Did you try Prolotherapy? I met people who had wonderful permanent results after the this therapy. I know Ischial Tuberosity Pain is not a walk in a park, but if it can be helped with this wonderful Prolotherapy, I would try without a doubt before I would sign for another opiod. This is just my opinion. If I wouldn't meet people who benefited from it, I wouldn't be able to suggest anything to you.
I had so much pain and damages after car accident in 2003, spinal surgery suggested, but for 3 years I worked, being in pain 24/7 and tried everything under the sky before I scheduled my first surgery. And even than I wouldn't take opioids, tried everything else and only when I realized that nothing, i mean nothing is working, than only I went on them.
This just my opinion but I care for people, I know how hard life is for someone who lives on pain medication: physically, mentally, emotionally. This is why I always tell people, please try everything else, let it be your last straw...
To your Question: Dilaudid is a good drug for some people, but be careful. My good friend developed such terrible reaction to it. I didn't have any reaction but couldn't stand the nausea. I hope it will work for you.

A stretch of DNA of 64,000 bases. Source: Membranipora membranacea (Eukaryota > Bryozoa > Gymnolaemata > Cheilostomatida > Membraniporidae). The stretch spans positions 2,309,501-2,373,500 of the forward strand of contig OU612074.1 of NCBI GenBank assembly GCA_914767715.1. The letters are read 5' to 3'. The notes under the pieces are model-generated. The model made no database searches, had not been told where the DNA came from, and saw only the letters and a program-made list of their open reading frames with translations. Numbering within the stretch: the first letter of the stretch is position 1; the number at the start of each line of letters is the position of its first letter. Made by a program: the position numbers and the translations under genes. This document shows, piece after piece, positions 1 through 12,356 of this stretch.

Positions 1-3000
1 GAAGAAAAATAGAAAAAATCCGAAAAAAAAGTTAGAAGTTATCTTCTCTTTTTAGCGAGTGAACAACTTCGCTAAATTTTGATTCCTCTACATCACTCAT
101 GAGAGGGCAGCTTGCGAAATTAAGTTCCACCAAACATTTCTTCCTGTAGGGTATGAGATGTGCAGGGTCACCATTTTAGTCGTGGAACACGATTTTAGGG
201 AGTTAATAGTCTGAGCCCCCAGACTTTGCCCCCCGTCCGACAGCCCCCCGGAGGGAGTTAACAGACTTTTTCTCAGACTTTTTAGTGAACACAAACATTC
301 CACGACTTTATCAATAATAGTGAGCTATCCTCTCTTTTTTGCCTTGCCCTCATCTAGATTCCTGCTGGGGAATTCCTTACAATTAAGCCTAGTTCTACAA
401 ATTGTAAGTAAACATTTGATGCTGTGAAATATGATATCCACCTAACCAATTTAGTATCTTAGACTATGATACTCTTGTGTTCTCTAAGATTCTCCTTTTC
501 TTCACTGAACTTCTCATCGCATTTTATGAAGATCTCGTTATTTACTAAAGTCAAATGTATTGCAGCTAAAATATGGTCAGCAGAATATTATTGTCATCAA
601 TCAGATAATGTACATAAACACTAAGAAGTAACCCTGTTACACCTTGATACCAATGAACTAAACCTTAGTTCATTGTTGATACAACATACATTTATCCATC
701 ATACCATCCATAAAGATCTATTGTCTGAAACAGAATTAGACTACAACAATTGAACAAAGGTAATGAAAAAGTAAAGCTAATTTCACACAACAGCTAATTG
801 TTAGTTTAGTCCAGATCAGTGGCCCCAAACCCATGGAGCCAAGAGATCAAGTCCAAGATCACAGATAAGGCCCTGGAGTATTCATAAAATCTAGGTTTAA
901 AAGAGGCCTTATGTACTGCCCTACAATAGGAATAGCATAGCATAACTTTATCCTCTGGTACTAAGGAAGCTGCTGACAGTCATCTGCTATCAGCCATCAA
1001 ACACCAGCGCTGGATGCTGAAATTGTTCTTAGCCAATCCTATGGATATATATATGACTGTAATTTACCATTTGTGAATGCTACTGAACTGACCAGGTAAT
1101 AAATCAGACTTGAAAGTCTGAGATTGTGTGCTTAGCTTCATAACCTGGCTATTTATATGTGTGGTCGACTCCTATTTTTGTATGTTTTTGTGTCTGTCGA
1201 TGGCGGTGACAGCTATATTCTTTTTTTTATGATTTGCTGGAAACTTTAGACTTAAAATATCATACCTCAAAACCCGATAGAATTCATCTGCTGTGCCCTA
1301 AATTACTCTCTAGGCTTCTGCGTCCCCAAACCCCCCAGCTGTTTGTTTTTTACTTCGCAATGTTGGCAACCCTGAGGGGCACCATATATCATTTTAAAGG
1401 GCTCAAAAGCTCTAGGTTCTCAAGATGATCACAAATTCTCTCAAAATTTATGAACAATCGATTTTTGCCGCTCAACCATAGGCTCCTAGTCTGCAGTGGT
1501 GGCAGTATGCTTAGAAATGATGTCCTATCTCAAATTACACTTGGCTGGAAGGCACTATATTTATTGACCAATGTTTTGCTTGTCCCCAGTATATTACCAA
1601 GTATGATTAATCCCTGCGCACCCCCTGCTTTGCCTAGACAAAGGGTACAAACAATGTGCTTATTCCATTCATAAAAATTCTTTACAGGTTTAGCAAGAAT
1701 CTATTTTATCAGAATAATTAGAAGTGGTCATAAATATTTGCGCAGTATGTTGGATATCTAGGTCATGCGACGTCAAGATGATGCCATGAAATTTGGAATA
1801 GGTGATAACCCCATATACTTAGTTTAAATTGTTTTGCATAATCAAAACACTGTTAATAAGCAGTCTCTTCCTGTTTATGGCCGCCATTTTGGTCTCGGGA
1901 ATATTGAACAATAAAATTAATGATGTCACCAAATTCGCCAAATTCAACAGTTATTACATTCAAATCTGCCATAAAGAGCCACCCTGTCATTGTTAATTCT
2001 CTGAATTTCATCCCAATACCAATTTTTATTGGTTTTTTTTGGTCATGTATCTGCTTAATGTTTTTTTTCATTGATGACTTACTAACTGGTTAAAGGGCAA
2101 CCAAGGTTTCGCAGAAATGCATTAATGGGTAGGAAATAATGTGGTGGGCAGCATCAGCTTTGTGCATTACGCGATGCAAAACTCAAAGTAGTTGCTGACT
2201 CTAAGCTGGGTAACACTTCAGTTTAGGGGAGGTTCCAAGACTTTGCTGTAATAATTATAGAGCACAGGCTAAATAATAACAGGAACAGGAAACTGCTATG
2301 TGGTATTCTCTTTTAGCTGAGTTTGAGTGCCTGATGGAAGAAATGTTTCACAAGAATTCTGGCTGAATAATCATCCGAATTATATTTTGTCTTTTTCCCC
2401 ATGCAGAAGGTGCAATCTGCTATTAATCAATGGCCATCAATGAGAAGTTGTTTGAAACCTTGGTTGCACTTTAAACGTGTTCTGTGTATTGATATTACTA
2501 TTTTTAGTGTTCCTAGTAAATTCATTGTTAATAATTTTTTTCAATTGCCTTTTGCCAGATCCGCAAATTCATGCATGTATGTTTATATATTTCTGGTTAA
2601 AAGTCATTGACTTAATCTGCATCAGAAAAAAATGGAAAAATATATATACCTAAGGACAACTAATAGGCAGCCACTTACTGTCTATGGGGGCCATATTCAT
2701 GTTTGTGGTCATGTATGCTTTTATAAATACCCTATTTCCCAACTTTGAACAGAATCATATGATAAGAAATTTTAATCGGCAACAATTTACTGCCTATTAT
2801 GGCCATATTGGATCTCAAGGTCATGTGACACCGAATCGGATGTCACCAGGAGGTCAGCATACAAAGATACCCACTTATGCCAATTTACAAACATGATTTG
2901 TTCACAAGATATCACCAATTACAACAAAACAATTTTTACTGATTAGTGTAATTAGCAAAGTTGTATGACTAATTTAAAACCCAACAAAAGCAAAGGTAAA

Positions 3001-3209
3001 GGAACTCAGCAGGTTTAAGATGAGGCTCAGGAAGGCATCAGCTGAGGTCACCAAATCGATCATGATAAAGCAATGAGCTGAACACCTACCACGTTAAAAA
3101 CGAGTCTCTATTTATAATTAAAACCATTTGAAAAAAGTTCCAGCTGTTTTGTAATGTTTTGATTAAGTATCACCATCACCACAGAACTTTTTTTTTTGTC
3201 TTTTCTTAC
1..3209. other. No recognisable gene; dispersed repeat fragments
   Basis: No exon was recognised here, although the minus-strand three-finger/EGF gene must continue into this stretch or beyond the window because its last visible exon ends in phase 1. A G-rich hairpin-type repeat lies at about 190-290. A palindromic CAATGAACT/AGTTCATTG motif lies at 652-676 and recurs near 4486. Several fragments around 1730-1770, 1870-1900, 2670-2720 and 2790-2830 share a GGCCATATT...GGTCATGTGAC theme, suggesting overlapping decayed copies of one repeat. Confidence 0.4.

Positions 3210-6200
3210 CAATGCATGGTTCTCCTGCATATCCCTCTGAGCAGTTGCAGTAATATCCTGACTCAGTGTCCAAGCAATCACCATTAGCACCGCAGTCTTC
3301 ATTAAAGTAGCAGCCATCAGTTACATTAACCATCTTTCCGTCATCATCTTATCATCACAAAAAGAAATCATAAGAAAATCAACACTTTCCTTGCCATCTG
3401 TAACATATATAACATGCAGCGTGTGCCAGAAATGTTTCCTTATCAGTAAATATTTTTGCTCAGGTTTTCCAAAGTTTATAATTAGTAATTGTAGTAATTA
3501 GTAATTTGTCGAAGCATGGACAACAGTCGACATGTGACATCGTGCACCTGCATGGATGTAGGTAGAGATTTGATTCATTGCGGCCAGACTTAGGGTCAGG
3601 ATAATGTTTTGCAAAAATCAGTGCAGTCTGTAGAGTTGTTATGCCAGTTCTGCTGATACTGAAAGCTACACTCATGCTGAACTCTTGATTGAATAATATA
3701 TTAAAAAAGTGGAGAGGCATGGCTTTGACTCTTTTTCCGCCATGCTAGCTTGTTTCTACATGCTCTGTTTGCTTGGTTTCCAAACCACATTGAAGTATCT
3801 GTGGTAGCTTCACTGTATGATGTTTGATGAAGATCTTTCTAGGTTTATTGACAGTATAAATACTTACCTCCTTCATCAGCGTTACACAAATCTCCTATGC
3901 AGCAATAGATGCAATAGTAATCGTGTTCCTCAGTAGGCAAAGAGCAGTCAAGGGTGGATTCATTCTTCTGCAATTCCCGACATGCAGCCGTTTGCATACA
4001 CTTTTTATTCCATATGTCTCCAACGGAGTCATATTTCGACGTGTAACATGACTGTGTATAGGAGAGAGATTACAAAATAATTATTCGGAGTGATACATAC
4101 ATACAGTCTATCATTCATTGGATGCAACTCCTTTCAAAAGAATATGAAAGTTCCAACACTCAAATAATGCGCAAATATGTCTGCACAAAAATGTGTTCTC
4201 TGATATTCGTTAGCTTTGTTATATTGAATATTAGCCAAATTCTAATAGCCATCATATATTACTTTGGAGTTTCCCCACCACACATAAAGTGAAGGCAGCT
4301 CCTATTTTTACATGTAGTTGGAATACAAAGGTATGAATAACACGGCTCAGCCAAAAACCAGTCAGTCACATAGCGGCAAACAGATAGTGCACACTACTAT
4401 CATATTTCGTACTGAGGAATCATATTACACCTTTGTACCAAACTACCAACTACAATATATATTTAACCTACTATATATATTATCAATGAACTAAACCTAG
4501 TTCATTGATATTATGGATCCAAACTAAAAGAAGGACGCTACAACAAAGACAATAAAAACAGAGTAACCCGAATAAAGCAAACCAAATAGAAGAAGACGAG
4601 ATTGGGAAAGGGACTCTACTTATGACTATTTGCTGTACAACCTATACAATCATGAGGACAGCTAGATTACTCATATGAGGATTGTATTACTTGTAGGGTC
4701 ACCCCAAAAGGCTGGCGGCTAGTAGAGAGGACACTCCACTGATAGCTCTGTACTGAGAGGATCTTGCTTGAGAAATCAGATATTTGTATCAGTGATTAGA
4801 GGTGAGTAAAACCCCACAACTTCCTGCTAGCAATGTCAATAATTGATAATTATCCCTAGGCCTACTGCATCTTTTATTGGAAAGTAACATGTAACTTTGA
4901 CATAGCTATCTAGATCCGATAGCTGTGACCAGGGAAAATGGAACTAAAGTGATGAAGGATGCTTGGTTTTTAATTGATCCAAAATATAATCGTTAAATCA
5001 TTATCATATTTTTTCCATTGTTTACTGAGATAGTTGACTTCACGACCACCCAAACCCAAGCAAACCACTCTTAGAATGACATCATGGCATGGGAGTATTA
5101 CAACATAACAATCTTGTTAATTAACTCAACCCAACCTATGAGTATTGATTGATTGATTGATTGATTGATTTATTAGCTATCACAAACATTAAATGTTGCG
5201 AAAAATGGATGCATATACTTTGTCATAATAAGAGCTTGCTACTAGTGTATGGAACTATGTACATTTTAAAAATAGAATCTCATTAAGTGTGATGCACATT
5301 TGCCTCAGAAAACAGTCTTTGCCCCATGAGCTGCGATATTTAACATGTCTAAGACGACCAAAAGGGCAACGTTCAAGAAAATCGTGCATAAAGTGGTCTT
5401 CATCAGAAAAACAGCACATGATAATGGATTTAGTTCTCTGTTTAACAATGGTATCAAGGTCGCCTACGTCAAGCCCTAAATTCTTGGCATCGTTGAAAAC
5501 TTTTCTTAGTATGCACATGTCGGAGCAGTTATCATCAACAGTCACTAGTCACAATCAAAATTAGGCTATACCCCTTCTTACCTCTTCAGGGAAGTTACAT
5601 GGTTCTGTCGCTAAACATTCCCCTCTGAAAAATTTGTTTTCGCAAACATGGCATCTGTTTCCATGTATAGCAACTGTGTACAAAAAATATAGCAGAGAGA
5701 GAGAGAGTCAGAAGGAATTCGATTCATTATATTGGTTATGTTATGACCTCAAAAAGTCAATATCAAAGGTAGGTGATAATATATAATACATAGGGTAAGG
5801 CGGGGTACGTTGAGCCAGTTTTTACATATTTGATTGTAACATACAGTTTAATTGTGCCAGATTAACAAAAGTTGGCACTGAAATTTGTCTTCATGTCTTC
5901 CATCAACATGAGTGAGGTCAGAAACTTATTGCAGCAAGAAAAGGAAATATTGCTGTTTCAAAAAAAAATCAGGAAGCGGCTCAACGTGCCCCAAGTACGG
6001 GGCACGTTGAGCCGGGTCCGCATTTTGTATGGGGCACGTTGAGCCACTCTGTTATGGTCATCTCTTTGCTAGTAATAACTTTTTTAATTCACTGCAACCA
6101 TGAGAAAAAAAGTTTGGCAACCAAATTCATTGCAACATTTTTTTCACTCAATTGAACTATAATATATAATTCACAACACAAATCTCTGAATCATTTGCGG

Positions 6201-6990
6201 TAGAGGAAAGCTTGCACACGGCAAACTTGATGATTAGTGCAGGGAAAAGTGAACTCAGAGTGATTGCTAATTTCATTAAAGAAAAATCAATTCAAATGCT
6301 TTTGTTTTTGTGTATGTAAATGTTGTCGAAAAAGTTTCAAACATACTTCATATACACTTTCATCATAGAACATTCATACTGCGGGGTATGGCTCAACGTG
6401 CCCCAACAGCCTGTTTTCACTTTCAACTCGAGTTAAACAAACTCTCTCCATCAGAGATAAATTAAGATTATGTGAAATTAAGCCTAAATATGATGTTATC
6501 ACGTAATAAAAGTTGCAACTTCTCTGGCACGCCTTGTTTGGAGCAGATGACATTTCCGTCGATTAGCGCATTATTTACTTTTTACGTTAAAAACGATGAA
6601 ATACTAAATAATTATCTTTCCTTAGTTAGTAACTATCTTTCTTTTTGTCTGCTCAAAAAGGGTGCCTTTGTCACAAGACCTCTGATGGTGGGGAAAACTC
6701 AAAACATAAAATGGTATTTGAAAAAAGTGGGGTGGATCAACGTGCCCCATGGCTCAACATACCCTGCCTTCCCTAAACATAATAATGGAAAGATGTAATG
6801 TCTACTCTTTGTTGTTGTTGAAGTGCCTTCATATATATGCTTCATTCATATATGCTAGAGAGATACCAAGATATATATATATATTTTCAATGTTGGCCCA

I thank you for your reply. I have never heard of prolotherapy and am surprised at that.
I get my meds from the VA and I will have to talk to them, but since they have never mentioned it indicates they dont support it. I will also try some private docs for info. I just had two epidurals from a spine doctor and he has given up on me. Gave me some anti inflammatory meds and walked away.
Once again I do appreciate your reply... God bless.
Prolotherapy is one of those treatments that most insurance carriers will not pay for -- sort of where acupuncture was up until recently. Prolotherapy is a non-surgical ligament reconstruction.
The idea of it is to inject a solution into a lax ligament. This causes an irritation that the body immediately starts to try to resolve. The body's response to this is to lay down new tissue, similar to the way the body makes scar tissue when it is healing. The body grows new ligaments in areas where they have become weak.
It can be used for a variety of back issues, sacroiliac instability, etc.
I would be surprised if the VA is familiar with prolotherapy. It is still considered to be outside the realm of normal accepted medical treatments.
The Following User Says Thank You to teteri66 For This Useful Post: Mikeh66 (10-07-2012)